Jack Griffin's breathtakingly brief stint as CEO of Time Inc. is yet another example of the wrong person being in charge of the wrong place at the wrong time.
Griffin was cherry-picked from Meredith Publishing's magazine division to be a change agent and was the very first CEO in Time's storied history to come from outside the company. He lasted all of six months.
The reasons why are obvious in hindsight. According to reports, Griffin's brusque management style rubbed the establishment the wrong way. Several high-ranking executives bolted almost immediately. Others resented some of Griffin's seemingly insensitive words and actions. To wit:
– He retained strategy consultants to help identify what was broken. Old-timers saw that as an indication Griffin wasn't up to the job.
– He insisted his name appear at the top of every Time publication's masthead. (Even this egocentric blogger would never contemplate such hubris.)
– A devout Catholic, he likened Time Inc. to the Vatican as a way of illustrating its prestige and might. (That analogy might have worked well during the Spanish Inquisition, but certainly not now.)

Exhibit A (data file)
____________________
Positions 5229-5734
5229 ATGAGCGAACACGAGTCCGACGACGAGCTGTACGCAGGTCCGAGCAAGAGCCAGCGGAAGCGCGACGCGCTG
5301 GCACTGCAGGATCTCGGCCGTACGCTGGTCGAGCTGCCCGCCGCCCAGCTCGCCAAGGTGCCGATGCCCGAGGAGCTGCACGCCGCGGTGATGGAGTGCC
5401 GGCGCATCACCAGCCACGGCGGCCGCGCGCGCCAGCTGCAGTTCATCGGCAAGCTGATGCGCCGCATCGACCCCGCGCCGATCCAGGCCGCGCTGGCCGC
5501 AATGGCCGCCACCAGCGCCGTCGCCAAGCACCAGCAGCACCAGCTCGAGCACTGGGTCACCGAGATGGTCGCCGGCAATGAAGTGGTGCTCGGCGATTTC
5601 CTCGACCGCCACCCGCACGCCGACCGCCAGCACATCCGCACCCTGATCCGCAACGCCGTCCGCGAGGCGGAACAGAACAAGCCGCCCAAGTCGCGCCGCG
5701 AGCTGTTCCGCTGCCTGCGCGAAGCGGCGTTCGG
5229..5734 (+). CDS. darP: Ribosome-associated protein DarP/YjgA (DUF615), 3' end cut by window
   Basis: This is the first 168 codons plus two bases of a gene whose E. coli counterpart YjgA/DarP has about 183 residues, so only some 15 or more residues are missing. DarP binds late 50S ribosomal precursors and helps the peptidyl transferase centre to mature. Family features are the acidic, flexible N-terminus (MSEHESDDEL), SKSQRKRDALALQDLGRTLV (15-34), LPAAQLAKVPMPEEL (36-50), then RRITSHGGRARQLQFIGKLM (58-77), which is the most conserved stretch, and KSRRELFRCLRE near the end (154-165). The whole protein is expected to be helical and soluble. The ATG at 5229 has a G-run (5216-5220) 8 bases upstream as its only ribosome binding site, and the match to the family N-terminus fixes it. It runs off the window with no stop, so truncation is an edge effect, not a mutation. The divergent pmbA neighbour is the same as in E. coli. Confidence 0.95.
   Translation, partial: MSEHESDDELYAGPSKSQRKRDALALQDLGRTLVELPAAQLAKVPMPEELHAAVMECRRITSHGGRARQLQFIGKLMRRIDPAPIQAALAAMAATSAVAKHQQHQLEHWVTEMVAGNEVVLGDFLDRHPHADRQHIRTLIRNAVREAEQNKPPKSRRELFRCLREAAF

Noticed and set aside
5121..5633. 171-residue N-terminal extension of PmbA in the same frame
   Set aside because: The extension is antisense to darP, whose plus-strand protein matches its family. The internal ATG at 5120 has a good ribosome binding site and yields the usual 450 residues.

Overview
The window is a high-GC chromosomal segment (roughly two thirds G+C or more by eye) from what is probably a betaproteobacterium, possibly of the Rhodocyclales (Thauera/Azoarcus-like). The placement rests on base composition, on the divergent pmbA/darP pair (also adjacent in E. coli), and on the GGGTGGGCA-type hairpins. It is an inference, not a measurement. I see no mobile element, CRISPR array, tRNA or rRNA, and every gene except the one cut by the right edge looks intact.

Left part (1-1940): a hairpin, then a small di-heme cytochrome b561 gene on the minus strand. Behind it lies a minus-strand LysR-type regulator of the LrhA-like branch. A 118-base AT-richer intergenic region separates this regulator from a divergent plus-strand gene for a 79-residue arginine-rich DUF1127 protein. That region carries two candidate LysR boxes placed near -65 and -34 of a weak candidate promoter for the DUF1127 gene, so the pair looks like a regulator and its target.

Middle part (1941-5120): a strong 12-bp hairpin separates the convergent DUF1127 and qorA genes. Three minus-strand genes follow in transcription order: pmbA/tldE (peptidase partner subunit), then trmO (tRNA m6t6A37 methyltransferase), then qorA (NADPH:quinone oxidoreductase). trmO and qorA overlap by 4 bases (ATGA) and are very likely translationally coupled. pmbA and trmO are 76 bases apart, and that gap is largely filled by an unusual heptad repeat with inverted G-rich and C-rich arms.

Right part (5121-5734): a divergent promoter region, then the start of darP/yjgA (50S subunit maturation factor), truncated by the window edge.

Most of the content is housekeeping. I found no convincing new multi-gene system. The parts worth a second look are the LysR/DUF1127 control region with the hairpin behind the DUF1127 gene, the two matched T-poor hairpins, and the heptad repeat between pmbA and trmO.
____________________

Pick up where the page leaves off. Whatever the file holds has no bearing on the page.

– In his first town hall meeting, he joked that he “…finally worked at a company where he could read the magazines,” a remark that offended many women since his erstwhile employers publishes such titles as Better Homes & Gardens and Ladies' Home Journal.
As someone once said, success has many fathers and failure is an orphan. Griffin is taking the fall for a mistake that should be pinned squarely on the shoulders of the board of directors. They hired him. They misread his talents and management style as well as the culture of the organization. But, the board stays put while Griffin licks his wounds and decides how best to invest his handsome severance.
The real loser in this charade is Time's already-battered image. In an era when magazines are struggling mightily to stay afloat, it's critical to find a leader who listens and learns before acting. That said, desperate times call for desperate measures. So, if any readers know of a CEO who can turn around a set of floundering magazines while not offending the firmly-entrenched establishment, please alert the Time Warner board of directors. Something tells me they can use all the help they can get.